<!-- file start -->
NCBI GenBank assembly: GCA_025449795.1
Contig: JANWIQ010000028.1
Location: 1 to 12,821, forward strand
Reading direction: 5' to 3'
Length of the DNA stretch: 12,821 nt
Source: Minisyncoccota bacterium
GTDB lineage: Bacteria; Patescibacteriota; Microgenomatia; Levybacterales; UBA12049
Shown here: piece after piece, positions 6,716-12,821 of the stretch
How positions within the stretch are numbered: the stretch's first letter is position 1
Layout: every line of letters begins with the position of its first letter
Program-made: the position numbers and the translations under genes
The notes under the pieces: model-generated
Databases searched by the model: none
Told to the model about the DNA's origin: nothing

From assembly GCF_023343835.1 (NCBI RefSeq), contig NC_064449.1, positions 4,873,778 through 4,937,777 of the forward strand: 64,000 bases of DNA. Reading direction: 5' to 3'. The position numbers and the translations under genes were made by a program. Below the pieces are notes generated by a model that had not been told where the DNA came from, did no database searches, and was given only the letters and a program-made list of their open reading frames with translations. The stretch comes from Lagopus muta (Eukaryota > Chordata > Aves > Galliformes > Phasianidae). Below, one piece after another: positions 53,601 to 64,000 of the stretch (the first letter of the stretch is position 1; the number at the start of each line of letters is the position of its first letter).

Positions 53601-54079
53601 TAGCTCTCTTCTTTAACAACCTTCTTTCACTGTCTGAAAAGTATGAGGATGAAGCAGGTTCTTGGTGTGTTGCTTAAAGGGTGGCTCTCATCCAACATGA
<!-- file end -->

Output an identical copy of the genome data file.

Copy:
NCBI GenBank assembly: GCA_025449795.1
Contig: JANWIQ010000028.1
Location: 1 to 12,821, forward strand
Reading direction: 5' to 3'
Length of the DNA stretch: 12,821 nt
Source: Minisyncoccota bacterium
GTDB lineage: Bacteria; Patescibacteriota; Microgenomatia; Levybacterales; UBA12049
Shown here: piece after piece, positions 6,716-12,821 of the stretch
How positions within the stretch are numbered: the stretch's first letter is position 1
Layout: every line of letters begins with the position of its first letter
Program-made: the position numbers and the translations under genes
The notes under the pieces: model-generated
Databases searched by the model: none
Told to the model about the DNA's origin: nothing

From assembly GCF_023343835.1 (NCBI RefSeq), contig NC_064449.1, positions 4,873,778 through 4,937,777 of the forward strand: 64,000 bases of DNA. Reading direction: 5' to 3'. The position numbers and the translations under genes were made by a program. Below the pieces are notes generated by a model that had not been told where the DNA came from, did no database searches, and was given only the letters and a program-made list of their open reading frames with translations. The stretch comes from Lagopus muta (Eukaryota > Chordata > Aves > Galliformes > Phasianidae). Below, one piece after another: positions 53,601 to 64,000 of the stretch (the first letter of the stretch is position 1; the number at the start of each line of letters is the position of its first letter).

Positions 53601-54079
53601 TAGCTCTCTTCTTTAACAACCTTCTTTCACTGTCTGAAAAGTATGAGGATGAAGCAGGTTCTTGGTGTGTTGCTTAAAGGGTGGCTCTCATCCAACATGA